As many as 15 million people in the United States have food allergies, with 6 million of them being children. Every 3 minutes a food allergy reactions sends someone to the ER. 15% of school aged children with food allergies have a reaction at school, peanuts are most commonly associated with severe allergic reactions.
Unfortunately there is widespread misinformation regarding the triggers of allergic reactions. These myths force patients and families to live in a perpetual state of alarm. These fears and anxieties further worsen the burden of disease. Occasionally, a personal history of touching peanut butter eliciting a reaction is narrated. These fears cause a significant impairment of quality of life and lead to stringent measures in schools (peanut free tables.)
Research has revealed that severe reactions to non-aerosolized food allergens such as peanut butter almost always occurs through ingestion or contact of the allergen with mucus membranes, not by touching peanut butter on the skin. There have been rare reports of symptoms being triggered by being in the presence of or smelling peanut butter, but those have been disproven. Needless to say, casual exposure may present a greater risk to preschoolers who could inadvertently ingest peanut butter.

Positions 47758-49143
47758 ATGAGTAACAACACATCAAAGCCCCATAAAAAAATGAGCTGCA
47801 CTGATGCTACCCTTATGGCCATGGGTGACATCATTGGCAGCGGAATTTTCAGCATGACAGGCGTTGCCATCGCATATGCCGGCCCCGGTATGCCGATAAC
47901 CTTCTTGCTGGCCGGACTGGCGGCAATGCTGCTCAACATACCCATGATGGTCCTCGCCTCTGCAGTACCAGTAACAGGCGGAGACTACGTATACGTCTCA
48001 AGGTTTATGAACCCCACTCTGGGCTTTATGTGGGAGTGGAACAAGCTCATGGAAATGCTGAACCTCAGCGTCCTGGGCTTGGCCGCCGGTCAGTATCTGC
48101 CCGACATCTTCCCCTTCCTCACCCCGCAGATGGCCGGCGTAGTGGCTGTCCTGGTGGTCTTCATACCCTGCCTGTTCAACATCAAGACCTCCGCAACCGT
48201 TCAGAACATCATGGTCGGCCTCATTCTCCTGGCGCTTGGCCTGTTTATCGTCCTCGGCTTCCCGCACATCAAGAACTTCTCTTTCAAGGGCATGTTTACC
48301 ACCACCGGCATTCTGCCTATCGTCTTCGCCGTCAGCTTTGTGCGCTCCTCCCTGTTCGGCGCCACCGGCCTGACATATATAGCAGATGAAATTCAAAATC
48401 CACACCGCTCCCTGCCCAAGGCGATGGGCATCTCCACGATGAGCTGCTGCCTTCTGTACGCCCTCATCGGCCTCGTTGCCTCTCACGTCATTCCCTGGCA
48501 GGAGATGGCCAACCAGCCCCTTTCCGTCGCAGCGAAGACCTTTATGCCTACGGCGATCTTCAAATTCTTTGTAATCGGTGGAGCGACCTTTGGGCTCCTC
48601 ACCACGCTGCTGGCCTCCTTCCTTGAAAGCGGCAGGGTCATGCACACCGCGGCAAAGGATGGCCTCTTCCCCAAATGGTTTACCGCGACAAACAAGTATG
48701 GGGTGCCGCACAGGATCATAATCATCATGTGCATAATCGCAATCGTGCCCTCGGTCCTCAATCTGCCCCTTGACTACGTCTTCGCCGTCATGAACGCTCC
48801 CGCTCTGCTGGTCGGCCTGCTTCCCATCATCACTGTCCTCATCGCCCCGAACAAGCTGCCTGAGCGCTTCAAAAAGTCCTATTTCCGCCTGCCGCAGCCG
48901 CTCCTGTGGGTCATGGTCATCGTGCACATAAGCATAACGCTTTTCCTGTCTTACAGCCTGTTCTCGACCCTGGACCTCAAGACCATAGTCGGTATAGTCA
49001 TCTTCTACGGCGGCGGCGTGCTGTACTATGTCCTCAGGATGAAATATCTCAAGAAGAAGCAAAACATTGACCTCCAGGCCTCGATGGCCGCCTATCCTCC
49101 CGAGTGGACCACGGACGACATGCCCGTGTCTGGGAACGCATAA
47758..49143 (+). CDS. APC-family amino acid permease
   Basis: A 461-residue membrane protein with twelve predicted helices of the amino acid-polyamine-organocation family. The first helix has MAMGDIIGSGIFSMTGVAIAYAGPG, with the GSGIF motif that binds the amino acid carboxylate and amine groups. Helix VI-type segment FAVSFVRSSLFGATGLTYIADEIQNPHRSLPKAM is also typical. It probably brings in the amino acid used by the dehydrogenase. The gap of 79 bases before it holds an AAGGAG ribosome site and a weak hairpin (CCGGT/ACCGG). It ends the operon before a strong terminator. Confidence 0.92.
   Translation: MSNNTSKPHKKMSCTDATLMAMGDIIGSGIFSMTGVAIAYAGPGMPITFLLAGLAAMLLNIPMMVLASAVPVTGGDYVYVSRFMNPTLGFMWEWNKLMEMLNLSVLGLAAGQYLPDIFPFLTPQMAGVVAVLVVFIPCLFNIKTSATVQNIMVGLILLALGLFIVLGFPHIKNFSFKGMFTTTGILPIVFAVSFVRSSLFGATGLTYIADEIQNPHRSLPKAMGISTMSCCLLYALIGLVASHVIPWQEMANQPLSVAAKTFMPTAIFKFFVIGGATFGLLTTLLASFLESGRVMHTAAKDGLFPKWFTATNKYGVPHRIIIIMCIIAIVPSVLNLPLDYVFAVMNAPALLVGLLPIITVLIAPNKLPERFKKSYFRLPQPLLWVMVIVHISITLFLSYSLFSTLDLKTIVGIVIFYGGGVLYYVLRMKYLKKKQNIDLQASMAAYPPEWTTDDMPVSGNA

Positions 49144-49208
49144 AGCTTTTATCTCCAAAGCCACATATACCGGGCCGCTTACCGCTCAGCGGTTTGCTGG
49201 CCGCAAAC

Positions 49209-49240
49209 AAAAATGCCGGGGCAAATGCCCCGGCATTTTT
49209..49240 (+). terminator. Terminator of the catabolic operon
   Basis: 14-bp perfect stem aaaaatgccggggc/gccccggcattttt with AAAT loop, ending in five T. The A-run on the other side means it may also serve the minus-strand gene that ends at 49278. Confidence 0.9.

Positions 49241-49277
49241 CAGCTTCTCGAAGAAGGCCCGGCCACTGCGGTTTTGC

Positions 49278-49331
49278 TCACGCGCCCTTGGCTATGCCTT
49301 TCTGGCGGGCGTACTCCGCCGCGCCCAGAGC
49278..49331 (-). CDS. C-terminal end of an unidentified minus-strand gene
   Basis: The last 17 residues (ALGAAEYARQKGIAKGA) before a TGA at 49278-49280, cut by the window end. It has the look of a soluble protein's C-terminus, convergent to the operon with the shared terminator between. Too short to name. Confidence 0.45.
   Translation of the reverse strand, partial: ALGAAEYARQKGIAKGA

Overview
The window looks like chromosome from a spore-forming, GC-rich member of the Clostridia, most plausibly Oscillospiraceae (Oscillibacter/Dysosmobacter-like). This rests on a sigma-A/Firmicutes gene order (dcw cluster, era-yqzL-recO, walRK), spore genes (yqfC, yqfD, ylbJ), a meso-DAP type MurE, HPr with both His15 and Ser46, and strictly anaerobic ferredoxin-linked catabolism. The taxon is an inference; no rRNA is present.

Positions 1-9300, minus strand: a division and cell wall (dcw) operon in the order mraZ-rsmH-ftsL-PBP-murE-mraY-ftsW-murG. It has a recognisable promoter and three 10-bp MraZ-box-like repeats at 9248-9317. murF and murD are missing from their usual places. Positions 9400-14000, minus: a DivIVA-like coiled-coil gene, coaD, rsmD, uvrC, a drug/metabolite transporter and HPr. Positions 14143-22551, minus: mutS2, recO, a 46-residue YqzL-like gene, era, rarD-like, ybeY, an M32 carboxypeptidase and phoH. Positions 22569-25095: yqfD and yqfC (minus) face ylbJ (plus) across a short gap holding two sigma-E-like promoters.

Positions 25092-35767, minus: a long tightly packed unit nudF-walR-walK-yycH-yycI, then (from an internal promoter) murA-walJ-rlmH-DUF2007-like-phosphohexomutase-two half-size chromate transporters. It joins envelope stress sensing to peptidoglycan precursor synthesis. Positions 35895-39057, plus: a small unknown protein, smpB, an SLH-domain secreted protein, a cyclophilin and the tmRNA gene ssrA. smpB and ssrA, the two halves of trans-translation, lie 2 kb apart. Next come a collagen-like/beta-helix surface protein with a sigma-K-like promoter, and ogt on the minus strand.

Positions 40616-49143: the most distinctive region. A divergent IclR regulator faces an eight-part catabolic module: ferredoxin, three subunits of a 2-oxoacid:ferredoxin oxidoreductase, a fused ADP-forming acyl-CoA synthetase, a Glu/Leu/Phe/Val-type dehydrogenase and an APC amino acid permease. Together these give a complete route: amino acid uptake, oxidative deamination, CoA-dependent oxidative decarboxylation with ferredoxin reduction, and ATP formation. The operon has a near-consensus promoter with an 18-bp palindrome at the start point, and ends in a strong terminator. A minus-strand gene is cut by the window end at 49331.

Concern has arisen about the possibility of being exposed to peanuts on commercial planes. Many airlines still serve peanuts on planes and patients are self-reporting subjective reactions to peanuts. A recent study showed that the only way peanut allergen would show up in the air of a commercial plane is if the peanuts were boiled or removed from the shells, so just serving peanuts on a plane should not cause an anaphylactic reaction. Nevertheless, it would be better if planes did not serve peanuts as many patients have a great fear.
A recent Food Allergy Practice Parameter update states “Teach patients that ingestion, rather than casual exposure through the skin or close proximity to (peanut), is almost the only route for triggering allergic/anaphylactic reactions.”
A study was done taking 30 children with severe peanut allergy. They were either exposed to peanut butter by inhalation or by touching peanut butter. None of the 30 children experienced a systemic or respiratory reaction. Although some children did develop redness on the skin after touching peanut butter.
The conclusion is that most individuals with peanut allergy will not experience a systemic or respiratory reaction touching, inhaling or smelling peanut butter, but only through ingestion.
Speak to your allergy doctor if you have any concerns, proximity food challenges can be done by your allergist to help alleviate any questions regarding what happens after exposure to peanut in you or your child.
For more information on Peanut Allergy